Early successes with younger athletes brought Conte an increased stature in

professional and Olympic sports. Cahill, who sometimes brought Olympic judo

contenders to Conte for testing and who himself regularly took BALCO

supplements, said the atmosphere at BALCO Labs spoke volumes about the man.

"He's got signed game jerseys from John Elway and Bill Romanowski on the

walls," he said of the Burlingame facility, which also boasts a fully equipped

gym. "One time, I was there when at least half of the Denver Broncos were

there, before a Raider game."

It was quite a different scene, Cahill said, when he stopped by BALCO's

offices the first week of September.

"I drove by to pick up vitamins and there were agents with rifles and

vests," Cahill said.

Working on a tip provided by an unnamed track-and-field coach linking a

syringe of a previously unknown steriod, tetrahydrogestrinone (THG), to BALCO

Labs, federal agents from the Internal Revenue Service, California drug

enforcement officers and the Food and Drug Administration raided the facility

and BALCO's nearby outside private mailbox. Working with the U.S. Attorney's

Office in San Francisco, they sought records that would link Conte to the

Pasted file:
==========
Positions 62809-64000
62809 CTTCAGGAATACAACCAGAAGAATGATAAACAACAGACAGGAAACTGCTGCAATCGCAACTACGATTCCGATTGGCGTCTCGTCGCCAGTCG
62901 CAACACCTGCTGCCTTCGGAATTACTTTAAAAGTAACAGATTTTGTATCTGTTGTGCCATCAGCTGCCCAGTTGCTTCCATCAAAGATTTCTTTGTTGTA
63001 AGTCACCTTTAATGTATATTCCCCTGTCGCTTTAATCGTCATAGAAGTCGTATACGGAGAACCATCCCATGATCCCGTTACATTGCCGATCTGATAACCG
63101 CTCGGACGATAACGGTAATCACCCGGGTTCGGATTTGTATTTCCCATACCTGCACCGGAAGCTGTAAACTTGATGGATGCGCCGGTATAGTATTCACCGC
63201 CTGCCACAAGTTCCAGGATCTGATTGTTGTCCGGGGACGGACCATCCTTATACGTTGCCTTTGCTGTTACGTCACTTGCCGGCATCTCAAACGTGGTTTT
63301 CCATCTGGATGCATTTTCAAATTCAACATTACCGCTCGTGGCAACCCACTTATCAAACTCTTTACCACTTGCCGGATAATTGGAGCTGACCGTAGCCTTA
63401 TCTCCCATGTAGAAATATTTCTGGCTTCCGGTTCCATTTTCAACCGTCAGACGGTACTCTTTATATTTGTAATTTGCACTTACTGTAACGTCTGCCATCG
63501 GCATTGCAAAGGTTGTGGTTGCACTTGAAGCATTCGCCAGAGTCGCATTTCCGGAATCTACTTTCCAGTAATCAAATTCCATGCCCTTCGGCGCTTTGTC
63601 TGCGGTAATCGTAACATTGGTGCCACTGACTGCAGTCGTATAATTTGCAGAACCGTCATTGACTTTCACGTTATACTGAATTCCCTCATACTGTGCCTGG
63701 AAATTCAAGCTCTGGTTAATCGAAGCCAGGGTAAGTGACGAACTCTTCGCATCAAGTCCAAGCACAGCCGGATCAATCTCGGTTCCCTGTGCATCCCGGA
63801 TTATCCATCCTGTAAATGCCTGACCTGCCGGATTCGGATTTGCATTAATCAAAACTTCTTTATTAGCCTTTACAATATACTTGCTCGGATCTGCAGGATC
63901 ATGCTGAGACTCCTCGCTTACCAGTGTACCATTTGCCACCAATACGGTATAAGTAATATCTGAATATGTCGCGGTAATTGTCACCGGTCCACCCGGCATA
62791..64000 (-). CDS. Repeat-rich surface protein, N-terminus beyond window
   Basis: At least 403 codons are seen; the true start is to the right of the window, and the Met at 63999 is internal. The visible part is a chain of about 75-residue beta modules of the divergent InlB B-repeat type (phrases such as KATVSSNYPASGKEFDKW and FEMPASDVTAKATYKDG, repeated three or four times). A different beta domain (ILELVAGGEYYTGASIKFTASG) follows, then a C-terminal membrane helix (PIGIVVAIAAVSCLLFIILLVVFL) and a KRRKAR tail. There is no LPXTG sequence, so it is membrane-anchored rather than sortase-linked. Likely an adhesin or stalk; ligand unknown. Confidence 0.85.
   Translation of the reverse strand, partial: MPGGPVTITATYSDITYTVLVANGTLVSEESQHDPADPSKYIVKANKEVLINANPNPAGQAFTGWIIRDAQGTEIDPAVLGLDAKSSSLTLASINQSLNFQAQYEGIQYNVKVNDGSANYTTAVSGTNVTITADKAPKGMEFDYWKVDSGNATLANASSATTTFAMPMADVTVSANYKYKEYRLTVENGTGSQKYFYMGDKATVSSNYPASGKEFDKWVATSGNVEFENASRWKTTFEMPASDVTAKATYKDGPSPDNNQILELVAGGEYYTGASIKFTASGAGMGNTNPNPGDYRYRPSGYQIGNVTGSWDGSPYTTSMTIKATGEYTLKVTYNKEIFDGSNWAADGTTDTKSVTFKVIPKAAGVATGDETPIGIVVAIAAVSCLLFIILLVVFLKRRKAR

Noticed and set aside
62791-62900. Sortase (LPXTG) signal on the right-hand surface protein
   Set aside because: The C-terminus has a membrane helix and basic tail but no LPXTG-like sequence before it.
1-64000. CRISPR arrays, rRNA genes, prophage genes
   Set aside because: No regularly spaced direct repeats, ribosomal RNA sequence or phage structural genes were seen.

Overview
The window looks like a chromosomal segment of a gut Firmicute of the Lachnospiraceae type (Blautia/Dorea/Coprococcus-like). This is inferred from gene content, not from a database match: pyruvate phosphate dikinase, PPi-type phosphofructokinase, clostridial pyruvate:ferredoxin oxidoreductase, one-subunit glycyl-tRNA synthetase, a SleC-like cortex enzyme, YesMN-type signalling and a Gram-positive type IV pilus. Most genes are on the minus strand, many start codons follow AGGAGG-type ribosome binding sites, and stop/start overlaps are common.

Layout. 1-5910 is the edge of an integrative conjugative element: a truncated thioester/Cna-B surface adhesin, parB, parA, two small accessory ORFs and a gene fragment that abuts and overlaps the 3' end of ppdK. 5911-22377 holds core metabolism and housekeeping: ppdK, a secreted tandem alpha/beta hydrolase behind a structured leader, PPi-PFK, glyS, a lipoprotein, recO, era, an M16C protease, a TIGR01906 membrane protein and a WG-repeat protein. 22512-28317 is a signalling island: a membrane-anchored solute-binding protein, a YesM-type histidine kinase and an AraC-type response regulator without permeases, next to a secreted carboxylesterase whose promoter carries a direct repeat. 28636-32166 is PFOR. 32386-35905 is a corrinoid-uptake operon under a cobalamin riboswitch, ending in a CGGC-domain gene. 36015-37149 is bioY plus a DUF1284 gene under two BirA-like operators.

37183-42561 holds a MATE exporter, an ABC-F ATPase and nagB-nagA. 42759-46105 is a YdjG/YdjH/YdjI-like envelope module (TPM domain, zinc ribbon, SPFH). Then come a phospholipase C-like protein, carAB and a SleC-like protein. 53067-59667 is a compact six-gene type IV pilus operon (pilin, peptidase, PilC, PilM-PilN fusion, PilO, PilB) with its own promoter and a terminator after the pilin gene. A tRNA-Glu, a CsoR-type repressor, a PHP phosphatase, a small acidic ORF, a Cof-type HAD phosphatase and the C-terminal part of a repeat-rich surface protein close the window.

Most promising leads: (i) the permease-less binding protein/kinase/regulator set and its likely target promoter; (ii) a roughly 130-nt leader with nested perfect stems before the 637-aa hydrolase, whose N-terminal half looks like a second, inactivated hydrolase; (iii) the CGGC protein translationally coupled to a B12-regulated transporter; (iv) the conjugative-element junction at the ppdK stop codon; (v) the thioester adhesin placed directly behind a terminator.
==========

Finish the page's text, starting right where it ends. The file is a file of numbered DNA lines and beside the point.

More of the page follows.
widening drug scandal that involves top athletes in baseball, football, boxing,

and track and field. THG, which officials are labeling a "designer" steroid

developed to avoid detection by anti-doping agencies, is alleged to have come

from BALCO. The U.S. Anti-Doping Agency has said others might have been

involved as suppliers.

Conte's lawyer, Troy Ellerman, denies the charges, saying BALCO never made

or distributed the drug.

"He's an easy target and a scapegoat," Ellerman said of Conte.

Conte has had his share of legal tangles. He already is negotiating to

settle a U.S. Justice Department complaint that he filed $1 million in

fraudulent Medicare claims. And more than two dozen civil claims have been

filed against Conte or his BALCO Labs in the last decade, accumulating tens of

thousands of dollars in claims, according to public records.

Ralph Barney, the owner of Bob's Collectibles in Burlingame, where Conte

paid $1 a week for a mailbox, said his store also was raided. He said letters

for BALCO arrived regularly from pro football teams, and from management

companies affiliated with major sports figures.

"He does seem to have an interesting list of clients, judging from the

return addresses on the mail he gets," said Barney, who described Conte as "one

of the nicest, funniest, most engaging guys you ever met in your life."

Like many, Barney said he knew nothing of Conte's alleged steroid sales,

but drugs themselves were not likely to have been shipped in or out of the

store, judging from mail he received. Barney said he was questioned by

badge-wielding IRS agents for more than an hour two weeks ago.

"They wanted to know what was in his mailbox at that moment," said Barney,

a former Green Beret. "They tend to ask a lot of questions. Finally I just took

off my glasses, leaned in and said, 'Look. The guy pays me a dollar a day to

take a mailbox. I'm not going to prison for a dollar a day.' They backed off."

Kisha Conte said her dad is holding up well under the strain of a mountain

of negative overnight publicity.

"My dad says everything will be all right," she said, "so everything will

be all right."